Over at The Josias I defend the section of Laudato Si’ on world government, in the introduction a section of Henri Grenier neo-scholastic proof of the necessity of such an institution. At the same time, however, I wriggle out of the conclusion that the UN’s authority ought to be expanded by claiming that such a world government could only be just if it recognized the social kingship of Christ.
I have only read a fraction of the responses to the encyclical so far; links to some that I found most notable follow. Some of the best appreciative commentary on the encyclical has come from the Anglican literature professor Alan Jacobs. In one post he points to a key early passage in the encyclical:
“Technology, which, linked to business interests, is presented as the only way of solving these problems, in fact proves incapable of seeing the mysterious network of relations between things and so sometimes solves one problem only to create others.”
That there is such a mysterious network of relations is central to Franciscan spirituality, and this concept points to a wholly different understanding of “network” than our technocracy offers.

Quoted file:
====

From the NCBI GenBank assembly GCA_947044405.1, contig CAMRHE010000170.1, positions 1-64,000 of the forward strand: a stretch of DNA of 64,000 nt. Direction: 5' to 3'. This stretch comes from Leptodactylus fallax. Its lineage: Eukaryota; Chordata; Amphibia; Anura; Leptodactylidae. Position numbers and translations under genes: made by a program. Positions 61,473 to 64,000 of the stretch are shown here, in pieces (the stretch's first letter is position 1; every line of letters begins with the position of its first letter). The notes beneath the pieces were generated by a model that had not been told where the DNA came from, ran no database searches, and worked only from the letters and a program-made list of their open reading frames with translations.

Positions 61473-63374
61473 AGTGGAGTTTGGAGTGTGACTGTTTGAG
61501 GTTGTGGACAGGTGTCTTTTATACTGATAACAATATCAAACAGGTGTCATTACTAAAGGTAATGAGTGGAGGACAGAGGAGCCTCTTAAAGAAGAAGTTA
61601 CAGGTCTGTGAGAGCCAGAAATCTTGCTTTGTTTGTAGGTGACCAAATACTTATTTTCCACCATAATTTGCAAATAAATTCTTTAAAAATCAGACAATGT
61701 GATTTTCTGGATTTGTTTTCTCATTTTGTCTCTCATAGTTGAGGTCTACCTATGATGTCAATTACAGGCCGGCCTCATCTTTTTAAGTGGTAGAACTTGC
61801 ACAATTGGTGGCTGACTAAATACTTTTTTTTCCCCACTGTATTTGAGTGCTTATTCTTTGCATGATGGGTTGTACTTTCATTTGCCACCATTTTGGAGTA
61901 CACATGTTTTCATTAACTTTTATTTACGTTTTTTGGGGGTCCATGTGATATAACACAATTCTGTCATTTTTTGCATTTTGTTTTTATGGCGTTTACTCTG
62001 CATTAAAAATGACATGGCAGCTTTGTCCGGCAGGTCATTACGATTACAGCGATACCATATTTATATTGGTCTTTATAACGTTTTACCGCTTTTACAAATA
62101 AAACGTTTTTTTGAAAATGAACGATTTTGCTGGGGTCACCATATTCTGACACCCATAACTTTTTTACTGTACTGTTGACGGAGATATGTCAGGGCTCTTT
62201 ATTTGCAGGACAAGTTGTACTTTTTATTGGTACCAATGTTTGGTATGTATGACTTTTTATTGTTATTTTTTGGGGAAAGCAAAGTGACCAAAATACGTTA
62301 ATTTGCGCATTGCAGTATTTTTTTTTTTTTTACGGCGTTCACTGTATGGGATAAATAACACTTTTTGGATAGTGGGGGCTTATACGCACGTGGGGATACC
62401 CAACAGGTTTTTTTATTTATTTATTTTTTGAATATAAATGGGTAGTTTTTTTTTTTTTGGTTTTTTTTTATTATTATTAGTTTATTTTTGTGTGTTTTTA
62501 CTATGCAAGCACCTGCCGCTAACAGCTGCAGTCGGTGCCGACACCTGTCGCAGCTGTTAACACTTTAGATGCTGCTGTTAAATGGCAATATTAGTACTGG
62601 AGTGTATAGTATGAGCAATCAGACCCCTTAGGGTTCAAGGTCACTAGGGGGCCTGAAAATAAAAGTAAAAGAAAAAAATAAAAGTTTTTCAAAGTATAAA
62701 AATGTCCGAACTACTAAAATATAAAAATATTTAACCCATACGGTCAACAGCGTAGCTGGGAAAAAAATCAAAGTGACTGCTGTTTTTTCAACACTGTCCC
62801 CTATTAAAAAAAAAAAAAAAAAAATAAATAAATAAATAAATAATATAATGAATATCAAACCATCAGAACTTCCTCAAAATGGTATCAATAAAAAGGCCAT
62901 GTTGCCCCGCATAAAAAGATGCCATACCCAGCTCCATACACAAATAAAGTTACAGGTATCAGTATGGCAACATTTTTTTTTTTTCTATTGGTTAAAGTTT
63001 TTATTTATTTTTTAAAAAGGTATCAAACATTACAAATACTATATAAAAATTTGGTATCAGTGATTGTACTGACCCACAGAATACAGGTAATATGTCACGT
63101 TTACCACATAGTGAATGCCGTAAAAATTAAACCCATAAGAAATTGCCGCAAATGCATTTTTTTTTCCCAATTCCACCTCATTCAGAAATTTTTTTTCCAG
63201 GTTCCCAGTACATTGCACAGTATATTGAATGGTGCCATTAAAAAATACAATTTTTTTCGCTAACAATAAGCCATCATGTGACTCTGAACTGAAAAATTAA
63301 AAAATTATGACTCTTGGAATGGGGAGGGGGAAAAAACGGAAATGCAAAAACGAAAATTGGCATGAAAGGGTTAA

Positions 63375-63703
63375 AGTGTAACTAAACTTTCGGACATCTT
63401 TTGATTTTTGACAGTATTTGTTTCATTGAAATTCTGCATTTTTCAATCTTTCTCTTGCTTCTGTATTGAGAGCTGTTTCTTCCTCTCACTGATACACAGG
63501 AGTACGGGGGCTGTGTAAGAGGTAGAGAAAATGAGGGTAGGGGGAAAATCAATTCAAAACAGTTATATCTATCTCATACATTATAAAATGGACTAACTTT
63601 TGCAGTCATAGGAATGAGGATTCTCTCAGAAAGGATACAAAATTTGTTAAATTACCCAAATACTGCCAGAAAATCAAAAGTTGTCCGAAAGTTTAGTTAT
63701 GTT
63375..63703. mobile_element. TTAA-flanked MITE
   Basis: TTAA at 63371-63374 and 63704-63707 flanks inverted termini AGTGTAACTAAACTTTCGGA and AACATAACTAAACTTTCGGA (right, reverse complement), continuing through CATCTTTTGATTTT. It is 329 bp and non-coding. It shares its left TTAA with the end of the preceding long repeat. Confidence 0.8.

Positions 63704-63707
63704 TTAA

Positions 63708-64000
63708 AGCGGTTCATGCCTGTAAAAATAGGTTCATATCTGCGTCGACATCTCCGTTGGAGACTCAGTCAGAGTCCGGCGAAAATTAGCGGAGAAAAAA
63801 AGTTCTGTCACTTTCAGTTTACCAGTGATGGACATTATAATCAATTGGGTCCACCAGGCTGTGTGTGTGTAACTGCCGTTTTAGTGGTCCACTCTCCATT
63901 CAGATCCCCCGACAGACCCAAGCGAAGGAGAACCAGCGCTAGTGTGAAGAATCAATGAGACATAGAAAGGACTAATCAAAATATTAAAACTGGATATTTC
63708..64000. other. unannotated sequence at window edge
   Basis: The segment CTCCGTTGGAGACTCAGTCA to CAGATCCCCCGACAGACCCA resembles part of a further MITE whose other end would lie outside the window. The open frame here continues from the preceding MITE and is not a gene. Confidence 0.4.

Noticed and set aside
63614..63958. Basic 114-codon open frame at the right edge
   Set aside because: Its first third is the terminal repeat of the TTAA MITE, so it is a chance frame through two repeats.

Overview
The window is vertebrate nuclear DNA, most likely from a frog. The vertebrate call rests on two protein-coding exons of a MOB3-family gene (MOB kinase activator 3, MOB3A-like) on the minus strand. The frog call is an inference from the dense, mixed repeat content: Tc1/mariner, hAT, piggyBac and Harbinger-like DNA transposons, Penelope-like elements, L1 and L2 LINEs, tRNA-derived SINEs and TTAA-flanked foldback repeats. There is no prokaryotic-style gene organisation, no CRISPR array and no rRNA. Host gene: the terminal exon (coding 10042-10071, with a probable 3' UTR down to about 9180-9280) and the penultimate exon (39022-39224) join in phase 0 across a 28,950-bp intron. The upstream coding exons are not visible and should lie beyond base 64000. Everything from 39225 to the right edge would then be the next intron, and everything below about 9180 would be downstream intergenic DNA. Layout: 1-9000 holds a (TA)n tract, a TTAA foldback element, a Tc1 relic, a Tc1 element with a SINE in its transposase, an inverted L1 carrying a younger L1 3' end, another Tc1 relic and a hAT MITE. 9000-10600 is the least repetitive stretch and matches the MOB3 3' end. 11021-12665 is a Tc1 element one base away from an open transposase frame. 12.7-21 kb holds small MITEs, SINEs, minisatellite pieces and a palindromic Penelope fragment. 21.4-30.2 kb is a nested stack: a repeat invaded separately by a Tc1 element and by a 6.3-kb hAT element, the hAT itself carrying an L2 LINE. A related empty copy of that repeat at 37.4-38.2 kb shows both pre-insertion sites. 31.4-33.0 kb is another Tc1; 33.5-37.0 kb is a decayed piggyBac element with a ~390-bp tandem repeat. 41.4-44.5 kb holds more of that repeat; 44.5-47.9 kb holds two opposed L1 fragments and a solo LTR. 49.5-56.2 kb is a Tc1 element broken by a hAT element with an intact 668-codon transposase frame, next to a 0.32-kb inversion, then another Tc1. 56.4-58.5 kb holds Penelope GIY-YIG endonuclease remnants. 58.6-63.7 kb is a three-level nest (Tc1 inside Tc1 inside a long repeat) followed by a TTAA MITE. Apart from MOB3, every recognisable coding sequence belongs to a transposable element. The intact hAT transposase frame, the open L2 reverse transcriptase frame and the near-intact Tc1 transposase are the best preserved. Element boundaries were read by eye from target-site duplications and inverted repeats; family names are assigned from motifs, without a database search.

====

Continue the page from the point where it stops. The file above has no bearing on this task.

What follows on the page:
He closes with an attractive idea for a class on Pope Francis and Guardini:
A book frequently quoted in this encyclical is Romano Guardini’s The End of the Modern World. Pope Francis has long been interested in and influenced by Guardini, who was also a major influence on Benedict XVI. If I had my way, I’d spend the next couple of months preparing to teach a class in which this encyclical — a far richer work than I had expected it to be, and one that I hope will have lasting power — would be read alongside Guardini’s book, with both accompanied by repeated viewings of Mad Max: Fury Road. The class would be called “Who Killed the World?”
In another post he emphasizes the importance of the Holy Father’s term ‘our common home’:
All the economic questions he explores later in the encyclical are therefore grounded in the etymology of “economy”: the governance of the oikos, the household. Such domestic language is a powerful means of fighting the abstracting effects of any attempt to “think globally.” Francis seems to be saying that if you want to act globally, you should think locally: think of the earth as your home, one you share with others to whom you are accountable.
Jacobs’s points are taken up and deepened by Thomas Hibbs in The Catholic World Report. Hibbs absolutely nails the key point that Laudato Si’ is a protest against modern cosmology and natural philosophy as being at the root of so many modern problems: